Whether it’s diversity, equity, or inclusion, there’s a lot of different definitions. Part of my project is finding out what definition is most helpful to people.

What lead you to this work?

In 2014, it might not have been the height of Black Lives Matter, but everyone’s Facebook and social media were bubbling with the topic. I was a part of a church and working with the leaders and pastors in conversations around what does racial reconciliation look like in this context. There were continued high-profile killings of unarmed Black men in our country and our community was reeling. So much pain and confusion. There was so much vitriol online. In 2015, one of my friends and pastors, Marge Reynolds, and myself created G.Race Dialogues which was a day-long, faith-based, anti-racism training really with the goal of helping our community have the tools to engage and converse in a way that was constructive because so many of us were not practiced in talking about race cross-culturally. I’d lead this workshop for my church and then I began to go out to other churches and non-profits. Once joining Plywood [People], I’ve had conversations with Jeff (Henderson) about what it would look like to take this work to businesses and startups who are also navigating these challenges. So it started from personal heartbreak and a need to do something, and now I’m in a new iteration of that same work.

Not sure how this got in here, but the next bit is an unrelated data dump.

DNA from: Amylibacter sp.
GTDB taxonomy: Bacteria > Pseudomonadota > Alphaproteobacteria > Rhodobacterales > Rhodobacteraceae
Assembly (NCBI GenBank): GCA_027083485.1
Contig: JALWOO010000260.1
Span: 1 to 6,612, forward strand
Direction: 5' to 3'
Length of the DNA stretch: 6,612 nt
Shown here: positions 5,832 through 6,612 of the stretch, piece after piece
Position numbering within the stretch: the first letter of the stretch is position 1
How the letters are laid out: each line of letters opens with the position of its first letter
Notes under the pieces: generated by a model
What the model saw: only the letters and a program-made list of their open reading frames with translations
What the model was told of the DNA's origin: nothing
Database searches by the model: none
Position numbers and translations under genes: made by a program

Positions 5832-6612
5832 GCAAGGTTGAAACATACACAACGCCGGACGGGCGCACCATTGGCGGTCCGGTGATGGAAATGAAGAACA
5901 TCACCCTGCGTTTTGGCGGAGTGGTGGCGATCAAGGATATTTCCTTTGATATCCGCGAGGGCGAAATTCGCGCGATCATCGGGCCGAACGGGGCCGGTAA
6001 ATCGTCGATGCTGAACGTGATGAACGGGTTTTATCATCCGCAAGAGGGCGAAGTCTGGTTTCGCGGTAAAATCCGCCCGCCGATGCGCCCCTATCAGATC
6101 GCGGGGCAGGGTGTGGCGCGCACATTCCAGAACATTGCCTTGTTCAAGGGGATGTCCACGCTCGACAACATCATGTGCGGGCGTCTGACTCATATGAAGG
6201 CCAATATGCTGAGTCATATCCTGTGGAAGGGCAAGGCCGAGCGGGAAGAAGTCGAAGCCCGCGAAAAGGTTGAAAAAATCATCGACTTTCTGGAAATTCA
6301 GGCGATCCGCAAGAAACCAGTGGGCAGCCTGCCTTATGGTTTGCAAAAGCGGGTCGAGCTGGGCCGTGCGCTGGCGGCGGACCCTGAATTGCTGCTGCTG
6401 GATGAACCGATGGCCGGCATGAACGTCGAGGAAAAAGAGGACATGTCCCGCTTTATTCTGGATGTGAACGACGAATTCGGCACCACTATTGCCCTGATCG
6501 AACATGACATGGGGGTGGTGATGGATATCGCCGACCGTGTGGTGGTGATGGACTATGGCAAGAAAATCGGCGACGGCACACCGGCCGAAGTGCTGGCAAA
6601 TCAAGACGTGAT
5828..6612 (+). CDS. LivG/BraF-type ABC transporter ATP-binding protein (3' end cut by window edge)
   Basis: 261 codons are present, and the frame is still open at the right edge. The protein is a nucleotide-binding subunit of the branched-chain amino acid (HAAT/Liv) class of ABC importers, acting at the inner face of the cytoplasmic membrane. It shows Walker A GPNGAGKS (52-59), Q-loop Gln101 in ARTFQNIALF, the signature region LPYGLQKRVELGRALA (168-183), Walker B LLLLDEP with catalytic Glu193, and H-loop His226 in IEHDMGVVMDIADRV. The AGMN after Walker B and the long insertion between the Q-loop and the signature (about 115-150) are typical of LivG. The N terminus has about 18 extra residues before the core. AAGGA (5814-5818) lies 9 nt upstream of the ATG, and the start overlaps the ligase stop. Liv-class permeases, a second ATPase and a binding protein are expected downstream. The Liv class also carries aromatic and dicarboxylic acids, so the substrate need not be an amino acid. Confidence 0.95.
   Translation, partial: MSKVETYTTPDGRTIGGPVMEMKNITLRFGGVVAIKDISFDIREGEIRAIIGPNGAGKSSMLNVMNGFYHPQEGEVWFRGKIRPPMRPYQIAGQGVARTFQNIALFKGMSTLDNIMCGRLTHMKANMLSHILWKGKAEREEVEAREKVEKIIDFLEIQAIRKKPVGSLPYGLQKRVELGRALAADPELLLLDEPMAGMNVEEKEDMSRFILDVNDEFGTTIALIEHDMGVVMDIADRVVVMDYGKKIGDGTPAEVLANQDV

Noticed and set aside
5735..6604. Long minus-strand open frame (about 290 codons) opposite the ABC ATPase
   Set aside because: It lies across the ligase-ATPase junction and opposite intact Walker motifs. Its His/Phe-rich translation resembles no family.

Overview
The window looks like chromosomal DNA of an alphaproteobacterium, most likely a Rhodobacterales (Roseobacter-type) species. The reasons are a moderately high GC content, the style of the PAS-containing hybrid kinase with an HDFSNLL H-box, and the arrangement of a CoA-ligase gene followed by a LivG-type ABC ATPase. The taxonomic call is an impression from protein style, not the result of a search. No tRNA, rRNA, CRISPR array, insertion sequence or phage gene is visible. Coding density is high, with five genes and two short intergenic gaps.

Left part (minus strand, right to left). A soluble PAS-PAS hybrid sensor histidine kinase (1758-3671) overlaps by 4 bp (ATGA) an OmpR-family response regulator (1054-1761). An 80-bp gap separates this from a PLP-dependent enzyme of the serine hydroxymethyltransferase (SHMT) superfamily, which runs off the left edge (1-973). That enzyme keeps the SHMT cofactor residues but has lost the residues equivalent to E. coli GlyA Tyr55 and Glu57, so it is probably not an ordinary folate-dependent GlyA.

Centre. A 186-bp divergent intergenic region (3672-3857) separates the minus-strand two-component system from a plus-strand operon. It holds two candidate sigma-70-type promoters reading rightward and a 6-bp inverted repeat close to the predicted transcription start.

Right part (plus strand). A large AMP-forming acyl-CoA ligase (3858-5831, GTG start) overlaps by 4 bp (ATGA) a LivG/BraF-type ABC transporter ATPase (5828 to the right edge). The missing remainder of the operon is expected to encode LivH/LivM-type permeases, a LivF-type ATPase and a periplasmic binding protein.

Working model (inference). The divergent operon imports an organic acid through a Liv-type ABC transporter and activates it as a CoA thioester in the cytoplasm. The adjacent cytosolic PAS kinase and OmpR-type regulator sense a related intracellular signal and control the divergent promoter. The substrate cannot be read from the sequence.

What are some takeaways that you’d love to share with business leaders who are interested in taking the next step on their journey of fostering a more diverse workplace with intentionality?

  1. Go out of your way to understand big-picture systems that exclude people. As a leader, you have to find ways to get the most of your team. Maximizing your organization’s potential requires identifying systemic gaps and biases that underutilize or limit your team members’ ability to grow. For this reason, you must expand your understanding of racism and sexism and the subtle yet often complex manner in which these prejudices manifest themselves in the workplace. These forms of discrimination, as well as others, devalue members of your team and inhibit your company’s overall success.